THE BEATLES: ‘LIVE! AT THE STAR-CLUB, 1962’ (1977)
We wrap up our Beatles month with a raucous but rewarding live album from early in the band’s career.
Is this a bootleg? In 1977, It was a semi-legal release and widely available. In 1962 John Lennon had given musician Ted “Kingsize” Taylor permission to record the group — if Taylor would supply them with beer while they played. Citing this verbal “contract,” Taylor released the tapes fifteen years later to capitalize on a brief resurgence of Beatlemania.
Why were they playing in Germany? In these early years The Beatles toured the UK constantly, but these Hamburg residencies provided steady income for weeks at a time without all the driving and equipment-hauling.
Why didn’t they play their own songs? Good question; likely the group didn’t feel their unknown compositions would go over well with German-speaking drunks and rowdy sailors. The UK version of this album includes two Lennon-McCartney tunes, “I Saw Her Standing There” and “Ask Me Why,” showing that they did play at least a few originals.
What are these songs? This Star-Club playlist shows a good slice of the Beatles’ influences: Chuck Berry, rock ‘n’ roll oldies, rockabilly, Tin Pan Alley, and rhythm and blues. Fueled by alcohol, amphetamines, and a rabid audience, the Beatles inject blistering punk-rock energy into this eclectic mix of styles.
So they hadn’t made any records yet? Actually they had. While in Hamburg in 1961, they’d backed up singer Tony Sheridan on a rockin’ 45 version of “My Bonnie” (“lies over the ocean”). Then, after signing to Parlophone in mid-1962, the band recorded and released its first single, “Love Me Do.” (Because the Beatles were already under contract when this live tape was made, the original liner notes are deliberately cagey about the actual recording dates.)
Does this have their other drummer, Pete something? This album features the classic John-Paul-George-Ringo lineup; drummer Pete Best had been fired before their Parlophone signing and replaced with Ringo, already a friend of the band. (Fifth member Stuart Sutcliffe had left the band in mid-1961 and passed away in Hamburg in spring 1962.)
Why did they record a live album so early on? This was never intended as an official release, only as a personal keepsake for Taylor. (It’s a testament to the band’s live energy that he thought to record them at all.)
So these priceless tapes were locked away in a vault? Far from it. The Beatles’ booking agent Allan Williams says they were found “beneath a pile of rubble on the floor” of a sound engineer’s office, where they’d been abandoned after an early attempt at audio restoration. (Some might say the tapes should have been left there…)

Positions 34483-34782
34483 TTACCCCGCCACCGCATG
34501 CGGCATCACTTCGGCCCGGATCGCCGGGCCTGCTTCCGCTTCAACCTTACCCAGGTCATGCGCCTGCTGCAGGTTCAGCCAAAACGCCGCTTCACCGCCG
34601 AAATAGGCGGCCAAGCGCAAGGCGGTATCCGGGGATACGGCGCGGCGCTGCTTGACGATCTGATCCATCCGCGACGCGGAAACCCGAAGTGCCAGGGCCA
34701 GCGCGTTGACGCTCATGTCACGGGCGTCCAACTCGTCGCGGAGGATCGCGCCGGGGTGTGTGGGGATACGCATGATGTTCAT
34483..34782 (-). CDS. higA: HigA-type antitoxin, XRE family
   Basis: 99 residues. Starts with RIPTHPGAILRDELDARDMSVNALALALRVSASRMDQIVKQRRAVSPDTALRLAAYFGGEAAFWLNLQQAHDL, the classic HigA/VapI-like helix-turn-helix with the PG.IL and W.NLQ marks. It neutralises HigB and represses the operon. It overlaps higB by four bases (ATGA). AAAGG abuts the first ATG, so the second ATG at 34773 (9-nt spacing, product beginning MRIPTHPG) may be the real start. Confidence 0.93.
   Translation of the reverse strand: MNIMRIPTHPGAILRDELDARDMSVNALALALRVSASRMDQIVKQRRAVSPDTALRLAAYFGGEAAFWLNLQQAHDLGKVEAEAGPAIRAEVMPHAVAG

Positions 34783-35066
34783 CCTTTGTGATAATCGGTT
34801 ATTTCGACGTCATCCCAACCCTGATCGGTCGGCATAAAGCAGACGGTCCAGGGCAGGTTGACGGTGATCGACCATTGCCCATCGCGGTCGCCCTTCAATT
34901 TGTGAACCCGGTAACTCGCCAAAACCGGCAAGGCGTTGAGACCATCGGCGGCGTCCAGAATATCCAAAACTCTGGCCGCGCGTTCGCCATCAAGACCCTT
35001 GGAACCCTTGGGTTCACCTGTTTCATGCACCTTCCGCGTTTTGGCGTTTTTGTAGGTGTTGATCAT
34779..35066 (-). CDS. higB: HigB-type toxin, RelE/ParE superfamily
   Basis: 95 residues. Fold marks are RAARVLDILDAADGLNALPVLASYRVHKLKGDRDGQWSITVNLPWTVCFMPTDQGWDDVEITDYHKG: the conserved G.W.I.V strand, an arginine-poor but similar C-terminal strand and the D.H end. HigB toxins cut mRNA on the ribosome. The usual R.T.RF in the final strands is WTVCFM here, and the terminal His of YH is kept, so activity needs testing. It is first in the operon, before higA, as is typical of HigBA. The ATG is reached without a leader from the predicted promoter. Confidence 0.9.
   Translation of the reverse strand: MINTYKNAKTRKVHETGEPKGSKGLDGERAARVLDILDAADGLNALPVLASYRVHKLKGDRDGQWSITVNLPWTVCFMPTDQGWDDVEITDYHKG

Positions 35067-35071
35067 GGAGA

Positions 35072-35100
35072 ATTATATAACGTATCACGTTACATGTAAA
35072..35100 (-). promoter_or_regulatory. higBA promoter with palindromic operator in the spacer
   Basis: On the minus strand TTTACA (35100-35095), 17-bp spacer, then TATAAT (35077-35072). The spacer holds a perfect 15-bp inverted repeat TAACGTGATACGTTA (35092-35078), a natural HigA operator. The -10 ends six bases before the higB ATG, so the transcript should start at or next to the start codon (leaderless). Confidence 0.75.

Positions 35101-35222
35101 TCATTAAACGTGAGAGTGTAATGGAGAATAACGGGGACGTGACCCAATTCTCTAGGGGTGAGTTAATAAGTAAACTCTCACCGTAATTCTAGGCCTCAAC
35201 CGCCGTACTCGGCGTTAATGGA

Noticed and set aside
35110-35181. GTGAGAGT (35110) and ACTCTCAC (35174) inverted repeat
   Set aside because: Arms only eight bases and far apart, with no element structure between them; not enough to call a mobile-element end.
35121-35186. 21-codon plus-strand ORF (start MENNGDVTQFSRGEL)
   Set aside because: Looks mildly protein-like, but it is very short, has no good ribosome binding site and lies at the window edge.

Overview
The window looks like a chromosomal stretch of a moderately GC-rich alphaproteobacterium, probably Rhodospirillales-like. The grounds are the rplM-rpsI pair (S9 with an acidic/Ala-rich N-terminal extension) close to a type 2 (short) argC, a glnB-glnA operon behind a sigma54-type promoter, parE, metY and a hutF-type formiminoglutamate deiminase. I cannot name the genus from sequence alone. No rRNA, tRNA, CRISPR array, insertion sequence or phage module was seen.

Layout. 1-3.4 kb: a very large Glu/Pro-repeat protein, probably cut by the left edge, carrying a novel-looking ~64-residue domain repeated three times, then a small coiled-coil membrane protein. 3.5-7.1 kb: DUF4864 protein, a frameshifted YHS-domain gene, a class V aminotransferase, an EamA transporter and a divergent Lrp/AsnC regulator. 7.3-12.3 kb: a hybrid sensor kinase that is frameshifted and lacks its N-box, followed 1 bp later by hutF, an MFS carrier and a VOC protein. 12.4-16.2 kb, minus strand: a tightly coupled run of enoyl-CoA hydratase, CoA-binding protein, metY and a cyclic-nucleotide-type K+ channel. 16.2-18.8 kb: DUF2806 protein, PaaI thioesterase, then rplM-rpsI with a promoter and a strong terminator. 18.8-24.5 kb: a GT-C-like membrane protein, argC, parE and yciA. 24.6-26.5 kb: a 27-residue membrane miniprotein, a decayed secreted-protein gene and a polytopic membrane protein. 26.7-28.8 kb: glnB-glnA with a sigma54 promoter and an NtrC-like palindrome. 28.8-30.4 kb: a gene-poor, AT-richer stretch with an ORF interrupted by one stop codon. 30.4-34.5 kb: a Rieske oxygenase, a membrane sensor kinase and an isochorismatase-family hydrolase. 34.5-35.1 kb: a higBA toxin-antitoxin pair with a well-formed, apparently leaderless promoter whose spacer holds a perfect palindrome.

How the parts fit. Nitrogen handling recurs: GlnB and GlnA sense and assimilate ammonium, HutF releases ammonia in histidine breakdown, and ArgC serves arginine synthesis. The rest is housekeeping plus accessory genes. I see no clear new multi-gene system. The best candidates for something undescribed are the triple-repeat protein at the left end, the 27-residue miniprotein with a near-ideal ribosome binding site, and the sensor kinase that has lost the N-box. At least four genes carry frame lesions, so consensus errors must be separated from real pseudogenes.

Why does it sound so awful — I mean, “low-fi”? Never intended for release, these tapes were recorded by Taylor with a home reel-to-reel machine and a single microphone placed near the stage. After you’ve heard George Martin’s crisp studio productions of the band, the echoey, tinny sound and muffled vocals come as a shock. Believe me, it sounds as good as it can – Live! At the Star-Club is the product of $100,000 of sound restoration. The original tapes surely sound far worse.
Why isn’t this on iTunes or Spotify? After two decades of bootleg and semi-official Hamburg ’62 releases, the surviving Beatles and Yoko were finally given ownership of the tapes in 1998. (George Harrison memorably commented, “One drunken person recording another bunch of drunks does not constitute business deals.”) The band has never reissued any of this material, not even on the Anthology albums or documentary film.
No offense, but why would someone listen to this? None taken; it’s certainly a weird album and hard on the ears, even for fans. But it gives you a chance to hear the early band polishing its fierce musical chops and hilarious onstage banter (Lennon identifies the song “Shimmy Shimmy” as “Shitty Shitty,” and on “Mr. Moonlight,” he sings “here I am, on my nose” instead of “on my knees”).
Is there film footage of this period? The Hamburg years are well-photographed by the band’s friends Astrid Kirchherr (who gave them their moptop haircuts) and Jürgen Vollmer (who captured Lennon’s Rock ‘n’ Roll album cover), but no moving pictures were taken. However, the ‘savage young Beatles’ period is memorably recreated in the films Backbeat and Birth of the Beatles.
How’s the 8-track? Given that 8-track isn’t considered a high-fidelity medium, the cart sounds surprisingly good. And since the original 1962 reels were recorded at 3 ¾ inches per second, it’s kinda cool to hear them played back at exactly the same speed.
You can read last week’s installment here: Solo Beatles Bootleg Compilations (1971)
Join us for more of Andrew Tonkin’s 8-Trackin’ next Thursday!